Boundaries are social constructs. They are invisible constructions of our minds and of society that make us feel uncomfortable or scared to step outside the norm. It’s healthy and normal to break these boundaries, and without this, the world wouldn’t be the same as it is today. Steve Jobs, Bill Gates, and even Lady Gaga wouldn’t have been so successful if they hadn’t shocked people by making decisions untainted by others.
More often than not, stepping out of our comfort zone is a fantastic thing to do, and it might lead you to a success you otherwise wouldn’t have even dreamed of.
I gained the opportunity for an internship in Hong Kong last year – I had never lived there and it was a wildly different culture from what I’m used to, so I was nervous to break out of my then-familiar university life in Melbourne to make the independent venture into Hong Kong for six weeks. Even though I do have a lot of experience with travel and living in different countries (I grew up in an expatriate family), I tend to like to be in control, and leave little room for error in most things I do. I plan and overthink, so I was hesitant about stepping into the largely unknown. I took the opportunity, even though I knew I had little to no support system there and very little knowledge about what I was doing and where I was going.
My major obstacle during my six-week stay in the centre of Hong Kong was being surrounded by absurd numbers of people, but still feeling lonely. After the first week or so, I started to feel homesick when I returned to my apartment from work. I’ve never really experienced homesickness before, or if I have, it was a long time ago – travelling and being away from my friends, family, and usual surroundings are things that feel natural to me, and I love a sense of adventure. So this kind of loneliness was something that I had to deal with and overcome so that I could continue functioning normally every day. It felt like a marathon – an emotional marathon where, yes, I was learning every day and loved what I was doing, but where my strengths and weaknesses were tested and stretched.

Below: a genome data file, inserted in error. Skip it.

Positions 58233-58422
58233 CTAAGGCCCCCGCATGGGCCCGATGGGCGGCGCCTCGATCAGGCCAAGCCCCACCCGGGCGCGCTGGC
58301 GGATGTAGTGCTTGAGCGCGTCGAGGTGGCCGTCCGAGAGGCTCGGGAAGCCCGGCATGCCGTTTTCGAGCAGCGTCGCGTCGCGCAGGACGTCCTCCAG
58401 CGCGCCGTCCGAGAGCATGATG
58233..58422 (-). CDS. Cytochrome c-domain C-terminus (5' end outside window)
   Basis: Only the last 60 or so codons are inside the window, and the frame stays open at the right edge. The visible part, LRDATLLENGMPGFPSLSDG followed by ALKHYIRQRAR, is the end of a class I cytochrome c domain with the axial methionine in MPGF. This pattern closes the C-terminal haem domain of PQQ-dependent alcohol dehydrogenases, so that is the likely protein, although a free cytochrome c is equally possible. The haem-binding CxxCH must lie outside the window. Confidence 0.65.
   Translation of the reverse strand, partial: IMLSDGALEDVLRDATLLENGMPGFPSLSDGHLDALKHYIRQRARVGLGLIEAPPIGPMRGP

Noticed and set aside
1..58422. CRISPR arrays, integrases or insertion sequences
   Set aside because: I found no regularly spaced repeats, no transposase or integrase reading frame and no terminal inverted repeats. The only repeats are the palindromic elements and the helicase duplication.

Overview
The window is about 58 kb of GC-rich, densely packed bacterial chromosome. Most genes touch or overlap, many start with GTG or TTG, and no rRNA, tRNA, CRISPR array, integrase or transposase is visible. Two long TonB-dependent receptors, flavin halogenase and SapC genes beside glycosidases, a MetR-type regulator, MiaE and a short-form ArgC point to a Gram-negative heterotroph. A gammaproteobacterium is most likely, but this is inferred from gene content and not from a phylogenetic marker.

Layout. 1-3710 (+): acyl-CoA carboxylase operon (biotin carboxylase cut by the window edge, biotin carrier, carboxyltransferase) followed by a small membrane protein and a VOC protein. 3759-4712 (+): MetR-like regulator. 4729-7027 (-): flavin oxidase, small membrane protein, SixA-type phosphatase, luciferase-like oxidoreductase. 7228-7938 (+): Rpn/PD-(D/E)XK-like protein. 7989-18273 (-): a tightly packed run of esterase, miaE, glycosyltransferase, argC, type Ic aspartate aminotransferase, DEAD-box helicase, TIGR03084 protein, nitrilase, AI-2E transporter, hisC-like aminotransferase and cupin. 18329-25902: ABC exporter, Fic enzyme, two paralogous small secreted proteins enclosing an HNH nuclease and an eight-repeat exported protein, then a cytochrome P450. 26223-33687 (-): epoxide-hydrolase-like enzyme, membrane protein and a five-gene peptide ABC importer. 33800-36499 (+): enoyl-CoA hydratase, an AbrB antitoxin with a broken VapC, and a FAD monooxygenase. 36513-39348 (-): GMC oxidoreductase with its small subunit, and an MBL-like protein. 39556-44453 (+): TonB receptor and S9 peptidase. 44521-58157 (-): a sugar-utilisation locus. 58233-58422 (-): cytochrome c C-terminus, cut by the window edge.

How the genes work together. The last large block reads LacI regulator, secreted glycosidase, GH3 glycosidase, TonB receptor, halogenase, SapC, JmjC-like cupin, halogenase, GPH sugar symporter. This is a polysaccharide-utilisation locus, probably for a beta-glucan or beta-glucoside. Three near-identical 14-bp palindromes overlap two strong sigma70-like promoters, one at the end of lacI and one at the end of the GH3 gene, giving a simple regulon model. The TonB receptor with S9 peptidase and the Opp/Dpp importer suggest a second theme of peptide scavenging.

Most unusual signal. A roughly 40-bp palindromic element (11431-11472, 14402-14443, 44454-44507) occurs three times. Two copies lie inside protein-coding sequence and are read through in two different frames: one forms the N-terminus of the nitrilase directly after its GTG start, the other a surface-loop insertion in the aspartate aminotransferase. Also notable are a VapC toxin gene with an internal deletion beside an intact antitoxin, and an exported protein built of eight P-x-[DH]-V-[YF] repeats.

It turned out to be the best experience of my life – I learned an immeasurable amount about Hong Kong, its culture, my field of work, and, perhaps most importantly, about myself. It increased my confidence so much that I knew whatever life threw at me next, I could handle it because I had this amazing experience under my belt.
So I advise you to take that opportunity that you may be hesitant in taking. Apply for that job, talk to the stranger next to you, walk a different way to work. Often it’s the little things you do, the chances you take, that can change your views and your life into something more beneficial and enjoyable. The fear of failure is minute compared to the feeling of pride and success after you have stepped outside your comfort zone and realised your potential.
Image Attribution – Pixabay: Unsplash